10. 10. Trends in consumption of fruits, vegetables, sweets and sweetened soft drinks 5 4.91 4.85 4.8 4.7 4.71 4.61 4.6 4.4 4.2 4 4.29 4.31 4.46 4.46 4.36 Eat fruits (1 never-7>once/day) 4.18 4.1 Eat vegetables (1 never-7>once/day) 3.8 Eat sweets (1 never-7>once/day) Drink soft drinks (1 never-7>once/day) 3.6 2001 2005 2009 Source: Iannotti RJ & Wang J. Trends in physical activity, sedentary behavior, diet, and BMI among US adolescents, 2001-2009. Pediatrics.2013;132(4):606-614
    11. 11. Trends in Student Food Choices by Grade, SPAN 2000-2002 Question: Yesterday, did you eat.. ORadj Grade 4th 8th 11th p-value 1 1.97 2.16 (1.45;2.69) (1.66;2.81) 0.000 0.026 * † 8 11th 1 0.88 1.14 (0.64;1.21) (0.81;1.60) 0.465 0.162 * † Gravy (either on a food or by itself)? 4th 8th 11th 1 1.12 1.58 (0.76;1.64) (1.04;2.41) 0.032 0.514 * † Peanuts or peanut butter? 4th 8th 11th 1 0.67 0.73 (0.52;.85) (0.55;.98) 0.036 0.058 * † Cheese by itself or on your food? 4th 8th 11th 1 2.49 1.86 (1.75;2.73) (1.31;2.65) 0.001 0.000 * † Drink any kind of milk? 4th 8th 11th 1 0.45 0.27 (0.37;0.55) (0.21;0.35) 0.000 0.113 * † Hamburger meat, hot dogs, sausage (chorizo), steak, bacon, or ribs? Any fried meat with a crust, like fried chicken, chicken nuggets, chicken fried steak, fried pork chops, or fried fish? 4th th + Adjusted odds ratio by gender, race/ethnicity and body mass index; Source: Perez et al., 2007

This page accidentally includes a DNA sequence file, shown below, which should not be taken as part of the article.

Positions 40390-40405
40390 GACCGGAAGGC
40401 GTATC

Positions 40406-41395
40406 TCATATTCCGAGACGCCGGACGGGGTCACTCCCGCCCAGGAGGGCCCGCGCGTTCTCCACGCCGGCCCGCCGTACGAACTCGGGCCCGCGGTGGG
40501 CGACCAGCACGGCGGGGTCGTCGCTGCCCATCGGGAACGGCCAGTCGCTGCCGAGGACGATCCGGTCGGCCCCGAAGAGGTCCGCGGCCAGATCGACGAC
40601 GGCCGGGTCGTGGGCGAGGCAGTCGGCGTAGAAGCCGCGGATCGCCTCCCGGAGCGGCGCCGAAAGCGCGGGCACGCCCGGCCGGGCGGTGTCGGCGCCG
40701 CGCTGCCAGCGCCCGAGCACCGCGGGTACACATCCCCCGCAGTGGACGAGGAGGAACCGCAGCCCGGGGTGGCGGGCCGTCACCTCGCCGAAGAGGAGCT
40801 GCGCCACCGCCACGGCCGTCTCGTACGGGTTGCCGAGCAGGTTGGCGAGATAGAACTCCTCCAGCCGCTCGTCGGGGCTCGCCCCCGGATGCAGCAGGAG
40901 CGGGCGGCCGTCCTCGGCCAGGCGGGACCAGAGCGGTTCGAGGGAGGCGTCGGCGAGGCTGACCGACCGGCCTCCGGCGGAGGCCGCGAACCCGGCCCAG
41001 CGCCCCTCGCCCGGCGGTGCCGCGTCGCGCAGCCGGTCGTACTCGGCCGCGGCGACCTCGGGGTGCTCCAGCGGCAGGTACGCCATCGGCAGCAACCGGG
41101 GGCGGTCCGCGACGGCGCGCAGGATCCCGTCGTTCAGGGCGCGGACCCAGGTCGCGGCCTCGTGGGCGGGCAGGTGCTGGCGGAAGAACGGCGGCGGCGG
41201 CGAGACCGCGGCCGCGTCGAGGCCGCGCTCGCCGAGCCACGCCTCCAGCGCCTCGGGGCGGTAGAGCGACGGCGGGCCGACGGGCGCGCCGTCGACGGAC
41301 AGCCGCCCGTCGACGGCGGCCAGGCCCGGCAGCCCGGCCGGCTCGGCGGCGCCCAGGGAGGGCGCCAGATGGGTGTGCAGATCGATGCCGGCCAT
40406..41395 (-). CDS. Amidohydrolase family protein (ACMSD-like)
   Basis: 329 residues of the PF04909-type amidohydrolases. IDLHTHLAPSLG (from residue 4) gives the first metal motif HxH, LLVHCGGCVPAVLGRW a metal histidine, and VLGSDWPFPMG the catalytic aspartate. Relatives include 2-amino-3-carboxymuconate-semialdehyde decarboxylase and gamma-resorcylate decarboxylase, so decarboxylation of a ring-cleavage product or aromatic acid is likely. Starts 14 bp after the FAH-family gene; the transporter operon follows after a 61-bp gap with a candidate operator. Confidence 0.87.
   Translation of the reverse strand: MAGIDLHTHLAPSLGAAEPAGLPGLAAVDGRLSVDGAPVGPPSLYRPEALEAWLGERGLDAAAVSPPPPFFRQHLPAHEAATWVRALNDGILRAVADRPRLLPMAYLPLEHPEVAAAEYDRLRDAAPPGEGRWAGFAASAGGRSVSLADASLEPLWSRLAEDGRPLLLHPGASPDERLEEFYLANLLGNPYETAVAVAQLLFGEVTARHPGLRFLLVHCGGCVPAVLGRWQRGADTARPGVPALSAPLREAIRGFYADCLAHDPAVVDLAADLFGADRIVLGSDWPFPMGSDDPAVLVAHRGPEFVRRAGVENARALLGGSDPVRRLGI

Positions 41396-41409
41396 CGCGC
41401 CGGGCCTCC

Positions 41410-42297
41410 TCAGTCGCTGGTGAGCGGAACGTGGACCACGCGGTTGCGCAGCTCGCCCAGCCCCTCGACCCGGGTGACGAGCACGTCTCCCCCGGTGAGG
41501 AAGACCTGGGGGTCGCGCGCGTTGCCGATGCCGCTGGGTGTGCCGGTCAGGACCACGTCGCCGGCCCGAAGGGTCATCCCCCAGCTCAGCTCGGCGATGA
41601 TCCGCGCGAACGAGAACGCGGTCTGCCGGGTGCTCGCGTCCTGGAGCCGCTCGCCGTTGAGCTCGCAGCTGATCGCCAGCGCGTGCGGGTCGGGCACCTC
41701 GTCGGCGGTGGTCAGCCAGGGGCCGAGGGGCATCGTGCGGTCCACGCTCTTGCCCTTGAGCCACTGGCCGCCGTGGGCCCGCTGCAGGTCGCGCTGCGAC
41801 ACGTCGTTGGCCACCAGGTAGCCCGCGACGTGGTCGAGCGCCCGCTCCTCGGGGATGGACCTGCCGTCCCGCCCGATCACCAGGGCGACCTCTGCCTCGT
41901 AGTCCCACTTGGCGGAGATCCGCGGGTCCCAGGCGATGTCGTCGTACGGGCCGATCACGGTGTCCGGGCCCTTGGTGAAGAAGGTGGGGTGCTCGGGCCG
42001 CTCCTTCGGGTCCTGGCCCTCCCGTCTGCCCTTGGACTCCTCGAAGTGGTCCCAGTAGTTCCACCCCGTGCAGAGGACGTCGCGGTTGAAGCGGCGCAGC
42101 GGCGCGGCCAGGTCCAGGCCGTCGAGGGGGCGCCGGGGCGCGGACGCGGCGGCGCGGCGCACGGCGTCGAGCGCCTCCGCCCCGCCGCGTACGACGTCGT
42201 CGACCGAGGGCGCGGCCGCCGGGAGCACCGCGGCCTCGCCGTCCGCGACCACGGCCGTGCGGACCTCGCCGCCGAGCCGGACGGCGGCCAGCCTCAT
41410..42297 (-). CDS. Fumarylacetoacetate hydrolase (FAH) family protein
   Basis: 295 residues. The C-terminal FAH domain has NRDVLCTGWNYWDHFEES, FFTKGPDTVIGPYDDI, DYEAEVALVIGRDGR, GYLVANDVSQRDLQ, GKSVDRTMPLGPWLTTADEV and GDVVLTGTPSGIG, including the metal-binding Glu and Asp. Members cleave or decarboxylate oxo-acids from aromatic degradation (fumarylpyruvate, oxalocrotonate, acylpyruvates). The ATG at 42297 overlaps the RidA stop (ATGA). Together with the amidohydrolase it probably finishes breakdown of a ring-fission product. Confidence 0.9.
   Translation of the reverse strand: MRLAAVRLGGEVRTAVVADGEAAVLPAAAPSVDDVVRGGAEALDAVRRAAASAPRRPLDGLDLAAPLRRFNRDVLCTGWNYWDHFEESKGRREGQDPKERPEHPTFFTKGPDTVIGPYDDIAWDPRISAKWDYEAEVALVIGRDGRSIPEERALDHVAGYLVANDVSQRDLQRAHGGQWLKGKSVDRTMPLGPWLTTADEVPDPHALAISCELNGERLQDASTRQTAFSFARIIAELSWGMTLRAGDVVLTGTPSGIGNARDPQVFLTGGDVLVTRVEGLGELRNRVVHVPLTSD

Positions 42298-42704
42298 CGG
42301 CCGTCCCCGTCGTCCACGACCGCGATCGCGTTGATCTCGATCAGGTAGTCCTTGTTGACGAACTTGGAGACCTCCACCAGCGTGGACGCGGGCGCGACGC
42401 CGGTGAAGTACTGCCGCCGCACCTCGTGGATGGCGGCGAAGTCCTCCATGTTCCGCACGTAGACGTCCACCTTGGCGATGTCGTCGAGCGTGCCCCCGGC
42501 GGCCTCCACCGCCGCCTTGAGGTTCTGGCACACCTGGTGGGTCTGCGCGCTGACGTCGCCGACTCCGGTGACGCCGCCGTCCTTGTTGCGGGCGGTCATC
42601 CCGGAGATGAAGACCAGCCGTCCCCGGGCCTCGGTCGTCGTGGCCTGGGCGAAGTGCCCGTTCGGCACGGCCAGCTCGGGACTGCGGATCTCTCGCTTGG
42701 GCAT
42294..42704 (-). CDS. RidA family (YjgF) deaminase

12. 12. Trends in Student Food Choices by Grade, SPAN, 2000-2002 Question: Yesterday did you eat.. Yogurt or cottage cheese or drink a yogurt drink? Rice, macaroni, spaghetti or pasta noodles? Any bread, bun, bagel, tortilla or roll? Any hot or cold cereal? French fries or chips? Any vegetables? Grade 4 th 8 th 11 th 4 th 8 th 11 th 4 th 8 th 11 th 4 th 8 th 11 th 4 th 8 th 11 th 4 th 8 th 11 th OR adj 1 0.5 0.52 1 0.81 0.99 1 2.06 2.46 1 0.65 0.48 1 1.98 1.38 1 0.76 0.94 p-value (0.31;0.80) (0.30;0.90) 0.019 0.105 * † (0.66;.99) (0.78;1.27) 0.958 0.032 * † (1.61;2.61) (1.75;3.47) 0.000 0.021 * † (0.53;.80) (0.35;.64) 0.000 0.604 * † (1.46;2.69) (0.70;2.73) 0.354 0.004 * † (0.57;1.01) (0.73;1.21) 0.614 0.083 * † + Adjusted odds ratio by gender, race/ethnicity and body mass index; Source: Perez et al., 2007
    13. 13. Trends in Student Food Choices by Grade, SPAN, 2000-2002 Question: Yesterday did you eat.. Grade ORadj p-value Beans such as pinto beans, baked beans, kidney beans, refried beans or pork and beans? 4th 8th 11th 1 1.26 1.48 (0.96;1.67) (1.04;2.09) 0.030 * 0.738 † Fruit? 4th 8th 11th 1 0.41 0.33 (0.32;0.53) (0.23;0.48) 0.000 * 0.007 † Drink fruit juice? 4th 8th 11th 1 0.73 0.68 (0.52;1.02) (0.43;1.06) 0.088 * 0.467 † A frozen dessert? 4th 8th 11th 1 0.88 0.54 (0.73;1.08) (0.40;0.72) 0.000 * 0.049 † Sweet rolls, doughnuts, cookies, brownies, pies, or cake? 4th 8th 11th 1 1.87 1.92 (1.46;2.40) (1.49;2.48) 0.000 * 0.007 † Any chocolate candy? 4th 8th 11th 1 1.37 1.17 (0.98;1.91) (0.91;1.51) 0.242 * 0.111 † + Adjusted odds ratio by gender, race/ethnicity and body mass index; Source: Perez et al., 2007